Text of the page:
Jupyter Notebook

This notebook was adapted from https://github.com/oesteban/biss2016 and is originally based on https://github.com/jvns/pandas-cookbook.

Jupyter Notebook started as a web application, based on IPython that can run Python code directly in the webbrowser. Now, Jupyter Notebook can handle over 40 programming languages and is the interactive, open source web application to run any scientific code.

You might also want to try a new Jupyter environment JupyterLab.

How to run a cell

First, we need to explain how to run cells. Try to run the cell below!

In [ ]:
import pandas as pd

print("Hi! This is a cell. Click on it and press the ▶ button above to run it")
Hi! This is a cell. Click on it and press the ▶ button above to run it

You can also run a cell with Ctrl+Enter or Shift+Enter. Experiment a bit with that.

Tab Completion

One of the most useful things about Jupyter Notebook is its tab completion.

Try this: click just after read_csv( in the cell below and press Shift+Tab 4 times, slowly. Note that if you're using JupyterLab you don't have an additional help box option.

In [ ]:
# Use TAB completion for function info

After the first time, you should see this:

After the second time:

After the fourth time, a big help box should pop up at the bottom of the screen, with the full documentation for the read_csv function:

I find this amazingly useful. I think of this as "the more confused I am, the more times I should press Shift+Tab".

Okay, let's try tab completion for function names!

In [ ]:
# Use TAB completion to see possible function names

You should see this:

Get Help

There's an additional way on how you can reach the help box shown above after the fourth Shift+Tab press. Instead, you can also use obj? or obj?? to get help or more help for an object.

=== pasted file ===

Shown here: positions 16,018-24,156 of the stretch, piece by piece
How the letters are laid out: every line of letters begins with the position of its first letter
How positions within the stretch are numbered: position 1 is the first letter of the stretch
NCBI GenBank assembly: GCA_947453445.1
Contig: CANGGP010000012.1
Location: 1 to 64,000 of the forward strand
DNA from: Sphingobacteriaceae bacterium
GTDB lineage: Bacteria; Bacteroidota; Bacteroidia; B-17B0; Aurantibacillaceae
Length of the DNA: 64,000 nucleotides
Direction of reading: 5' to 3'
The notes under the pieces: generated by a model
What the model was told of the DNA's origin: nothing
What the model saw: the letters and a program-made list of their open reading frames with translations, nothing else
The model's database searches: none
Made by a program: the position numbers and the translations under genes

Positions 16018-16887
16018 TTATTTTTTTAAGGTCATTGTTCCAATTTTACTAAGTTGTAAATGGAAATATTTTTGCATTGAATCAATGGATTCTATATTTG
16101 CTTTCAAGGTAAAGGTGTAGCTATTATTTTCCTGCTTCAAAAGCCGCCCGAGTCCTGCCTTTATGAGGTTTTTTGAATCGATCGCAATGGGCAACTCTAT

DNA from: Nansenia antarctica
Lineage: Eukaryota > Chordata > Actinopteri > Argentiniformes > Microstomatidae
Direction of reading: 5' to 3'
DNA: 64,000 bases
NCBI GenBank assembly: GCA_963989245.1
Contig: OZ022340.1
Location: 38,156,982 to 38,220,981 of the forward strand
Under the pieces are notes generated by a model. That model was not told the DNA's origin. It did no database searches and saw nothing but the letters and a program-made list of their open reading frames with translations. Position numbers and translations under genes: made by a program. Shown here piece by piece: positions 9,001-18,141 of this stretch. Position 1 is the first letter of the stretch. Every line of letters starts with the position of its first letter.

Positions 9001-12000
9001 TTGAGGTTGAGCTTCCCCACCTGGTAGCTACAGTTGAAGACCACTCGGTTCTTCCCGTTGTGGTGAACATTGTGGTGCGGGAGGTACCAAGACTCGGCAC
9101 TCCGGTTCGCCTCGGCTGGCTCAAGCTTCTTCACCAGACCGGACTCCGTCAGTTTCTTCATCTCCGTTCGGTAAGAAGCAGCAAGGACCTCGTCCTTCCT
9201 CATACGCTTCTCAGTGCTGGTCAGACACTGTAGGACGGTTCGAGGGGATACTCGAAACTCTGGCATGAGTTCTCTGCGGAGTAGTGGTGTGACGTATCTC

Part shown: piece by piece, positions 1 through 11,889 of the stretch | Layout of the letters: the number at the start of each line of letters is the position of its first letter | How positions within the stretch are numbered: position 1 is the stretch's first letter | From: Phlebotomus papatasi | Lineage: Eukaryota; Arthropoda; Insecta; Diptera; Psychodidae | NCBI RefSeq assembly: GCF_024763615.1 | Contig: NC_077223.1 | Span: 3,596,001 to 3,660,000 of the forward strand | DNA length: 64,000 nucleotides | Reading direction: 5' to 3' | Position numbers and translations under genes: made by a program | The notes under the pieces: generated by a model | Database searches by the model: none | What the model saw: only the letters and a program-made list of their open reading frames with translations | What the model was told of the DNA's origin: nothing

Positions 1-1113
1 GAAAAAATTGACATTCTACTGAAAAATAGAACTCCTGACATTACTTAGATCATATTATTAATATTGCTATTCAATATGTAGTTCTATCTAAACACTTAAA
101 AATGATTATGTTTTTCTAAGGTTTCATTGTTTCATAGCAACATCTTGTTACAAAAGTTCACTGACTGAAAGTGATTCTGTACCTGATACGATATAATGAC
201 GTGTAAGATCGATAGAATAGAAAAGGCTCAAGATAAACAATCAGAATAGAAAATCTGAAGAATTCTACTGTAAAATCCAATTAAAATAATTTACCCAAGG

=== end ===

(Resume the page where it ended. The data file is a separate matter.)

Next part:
In [ ]:

Writing code

Writing code in the notebook is pretty normal.

In [ ]:
def print_10_nums():
    for i in range(10):
In [ ]:

If you messed something up and want to revert to an older version of a code in a cell, use Ctrl+Z or to go than back Ctrl+Y.

For a full list of all keyboard shortcuts, click on the small keyboard icon in the notebook header or click on Help > Keyboard Shortcuts.

Saving a Notebook

Jupyter Notebooks autosave, so you don't have to worry about losing code too much. At the top of the page you can usually see the current save status:

  • Last Checkpoint: 2 minutes ago (unsaved changes)
  • Last Checkpoint: a few seconds ago (autosaved)

If you want to save a notebook on purpose, either click on File > Save and Checkpoint or press Ctrl+S.

Magic functions

IPython has all kinds of magic functions. Magic functions are prefixed by % or %%, and typically take their arguments without parentheses, quotes or even commas for convenience. Line magics take a single % and cell magics are prefixed with two %%.

Some useful magic functions are:

Magic Name Effect
%env Get, set, or list environment variables
%pdb Control the automatic calling of the pdb interactive debugger
%pylab Load numpy and matplotlib to work interactively
%%debug Activates debugging mode in cell
%%html Render the cell as a block of HTML
%%latex Render the cell as a block of latex
%%sh %%sh script magic
%%time Time execution of a Python statement or expression

You can run %magic to get a list of magic functions or %quickref for a reference sheet.

Example 1

Let's see how long a specific command takes with %time or %%time:

In [ ]:
%time result = sum([x for x in range(10**6)])
CPU times: user 64.2 ms, sys: 11.9 ms, total: 76.1 ms
Wall time: 72.8 ms

Example 2

Let's use %%latex to render a block of latex

In [ ]:
$$F(k) = \int_{-\infty}^{\infty} f(x) e^{2\pi i k} \mathrm{d} x$$
$$F(k) = \int_{-\infty}^{\infty} f(x) e^{2\pi i k} \mathrm{d} x$$

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